Right now, season tomatoes are plentiful and cheap, so store some for winter.
Here’s why: Tomato skin contains high levels of antioxidant, lycopene proven effective against many forms of cancer and overall health perks. The many health benefits of tomatoes can be attributed to their juicy wealth of nutrients, fiber and sun-kissed vitamins.
One large tomato contains 40 percent of the daily vitamin C, impressive amounts of vitamin A, K, B6, folate, and thiamin, and good source of protein, fiber, potassium, manganese, magnesium, phosphorous and copper. Partially due to the impressive levels of potassium found in tomatoes, consuming a tomato daily reduces the risk high blood pressure. Vitamin A has been shown to reduce the effects of carcinogens and can protect you against lung cancer. If you’re a cigarette smoker, tomatoes’ coumaric acid and chlorogenic acid, fight against nitrosamines, the main carcinogens found in cigarettes. Yes, tomatoes are acidic, but after you eat them, they make your body pH more alkaline: an unfriendly environment for cancer and disease.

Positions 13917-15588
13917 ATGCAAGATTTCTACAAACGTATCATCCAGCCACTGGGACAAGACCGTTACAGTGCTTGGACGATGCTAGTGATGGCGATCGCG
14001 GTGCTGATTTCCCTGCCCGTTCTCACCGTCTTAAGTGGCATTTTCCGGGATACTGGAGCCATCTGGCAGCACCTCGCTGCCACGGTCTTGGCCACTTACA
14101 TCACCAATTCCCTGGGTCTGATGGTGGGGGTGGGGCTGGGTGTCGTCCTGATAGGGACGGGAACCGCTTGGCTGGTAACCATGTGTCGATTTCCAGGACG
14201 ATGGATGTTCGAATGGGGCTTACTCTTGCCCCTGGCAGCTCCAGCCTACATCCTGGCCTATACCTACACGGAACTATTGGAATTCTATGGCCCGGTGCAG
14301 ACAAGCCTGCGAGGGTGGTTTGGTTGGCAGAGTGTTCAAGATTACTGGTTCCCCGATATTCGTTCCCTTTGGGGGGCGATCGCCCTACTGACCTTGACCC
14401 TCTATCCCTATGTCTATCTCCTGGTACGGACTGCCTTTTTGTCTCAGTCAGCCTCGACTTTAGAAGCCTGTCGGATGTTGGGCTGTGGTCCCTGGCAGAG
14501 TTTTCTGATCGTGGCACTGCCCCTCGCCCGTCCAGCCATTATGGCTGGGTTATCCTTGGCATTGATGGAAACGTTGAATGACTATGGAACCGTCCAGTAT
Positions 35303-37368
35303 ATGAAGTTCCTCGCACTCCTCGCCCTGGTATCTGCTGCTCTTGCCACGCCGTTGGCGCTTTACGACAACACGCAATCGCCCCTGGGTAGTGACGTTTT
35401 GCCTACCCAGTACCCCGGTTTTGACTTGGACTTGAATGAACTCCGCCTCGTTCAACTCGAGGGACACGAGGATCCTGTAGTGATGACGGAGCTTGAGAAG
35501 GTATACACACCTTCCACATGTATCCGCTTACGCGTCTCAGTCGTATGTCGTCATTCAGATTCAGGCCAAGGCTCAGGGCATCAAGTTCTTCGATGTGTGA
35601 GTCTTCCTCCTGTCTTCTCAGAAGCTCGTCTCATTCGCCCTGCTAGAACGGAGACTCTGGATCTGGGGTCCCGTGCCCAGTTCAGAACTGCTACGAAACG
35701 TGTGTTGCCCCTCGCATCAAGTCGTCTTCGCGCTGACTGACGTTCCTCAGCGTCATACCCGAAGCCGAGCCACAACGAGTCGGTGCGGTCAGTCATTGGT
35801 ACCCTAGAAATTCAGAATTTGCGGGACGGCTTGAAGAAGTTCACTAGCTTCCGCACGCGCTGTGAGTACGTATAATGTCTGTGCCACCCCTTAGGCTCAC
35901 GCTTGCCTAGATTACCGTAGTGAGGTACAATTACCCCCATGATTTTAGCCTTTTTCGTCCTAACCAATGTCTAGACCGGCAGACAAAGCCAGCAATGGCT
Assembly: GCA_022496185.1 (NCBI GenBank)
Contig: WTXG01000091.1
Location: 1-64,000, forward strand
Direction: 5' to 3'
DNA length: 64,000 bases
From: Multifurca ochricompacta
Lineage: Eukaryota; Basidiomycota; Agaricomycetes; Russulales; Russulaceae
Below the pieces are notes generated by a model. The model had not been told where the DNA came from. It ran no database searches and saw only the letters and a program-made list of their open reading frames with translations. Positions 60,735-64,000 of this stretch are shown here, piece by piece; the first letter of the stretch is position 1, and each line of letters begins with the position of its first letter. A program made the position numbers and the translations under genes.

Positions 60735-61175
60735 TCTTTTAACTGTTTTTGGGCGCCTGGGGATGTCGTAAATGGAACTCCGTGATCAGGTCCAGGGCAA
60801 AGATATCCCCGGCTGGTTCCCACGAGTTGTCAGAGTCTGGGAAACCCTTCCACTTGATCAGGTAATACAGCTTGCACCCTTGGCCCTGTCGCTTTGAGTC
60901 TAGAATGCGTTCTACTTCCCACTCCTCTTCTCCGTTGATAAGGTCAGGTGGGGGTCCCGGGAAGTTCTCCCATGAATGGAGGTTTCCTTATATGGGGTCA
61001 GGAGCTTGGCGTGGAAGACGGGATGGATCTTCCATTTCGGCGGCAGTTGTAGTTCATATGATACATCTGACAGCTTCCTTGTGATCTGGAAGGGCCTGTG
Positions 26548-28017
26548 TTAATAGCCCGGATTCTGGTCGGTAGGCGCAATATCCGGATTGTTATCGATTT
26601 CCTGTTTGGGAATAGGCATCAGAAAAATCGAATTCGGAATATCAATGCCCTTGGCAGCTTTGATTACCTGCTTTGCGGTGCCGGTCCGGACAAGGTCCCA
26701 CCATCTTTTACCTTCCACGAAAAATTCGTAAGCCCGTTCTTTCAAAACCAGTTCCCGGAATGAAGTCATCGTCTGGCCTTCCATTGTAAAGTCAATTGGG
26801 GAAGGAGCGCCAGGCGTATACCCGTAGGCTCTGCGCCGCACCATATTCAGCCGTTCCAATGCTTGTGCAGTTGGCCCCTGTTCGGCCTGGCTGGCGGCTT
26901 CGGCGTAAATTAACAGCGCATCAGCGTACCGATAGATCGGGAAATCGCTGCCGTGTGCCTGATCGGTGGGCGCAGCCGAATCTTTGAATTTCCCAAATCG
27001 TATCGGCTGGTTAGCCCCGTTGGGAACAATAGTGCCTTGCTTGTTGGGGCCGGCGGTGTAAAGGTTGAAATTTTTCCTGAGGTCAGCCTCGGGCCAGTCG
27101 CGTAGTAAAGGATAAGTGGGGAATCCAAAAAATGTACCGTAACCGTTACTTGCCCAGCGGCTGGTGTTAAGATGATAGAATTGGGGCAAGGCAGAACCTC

For fresh summer goodness this winter, harvest just-picked tomatoes now and cook up a big pot of all-purpose tomato sauce, skin and all. Just this weekend I took about two dozen tomatoes, washed them well, chopped them up and put them into my food processor in batches, along with green peppers, onion, lots of garlic, a bit of tomato concentrate, Himalayan salt and pepper and pureed the daylights out of them. Then I simmered the sauce over medium fire for 10 minutes. After it cooled, I put the all-purpose sauce into freezer bags, laid them flat and froze the packages for future use for pasta, soups, chili and sauces. The nutritious red sauce will taste like it was made from fresh tomatoes, with a bright, fruity aroma, health creating vitamins and fiber. Also, cut fresh tomatoes into cubes and store them flat in the freezer for fall and winter soups and stews.
In a hurry to make a quick supper for Sandi recently, I went to our Fountain Square backyard garden, plucked cherry tomatoes fresh off the vine, cut them in half and tossed them into a sauté pan with oil, lots of garlic, salt and pepper and let them gently, not violently, cook over low heat. Then, at the last moment, I added cooked pasta and a handful of freshly harvested basil leaves, tossed it all together and dusted it with parmesan for a quick “right-out-of-the-garden” late summer pasta dish exploding with flavor and health-creating nutrition. Life is good.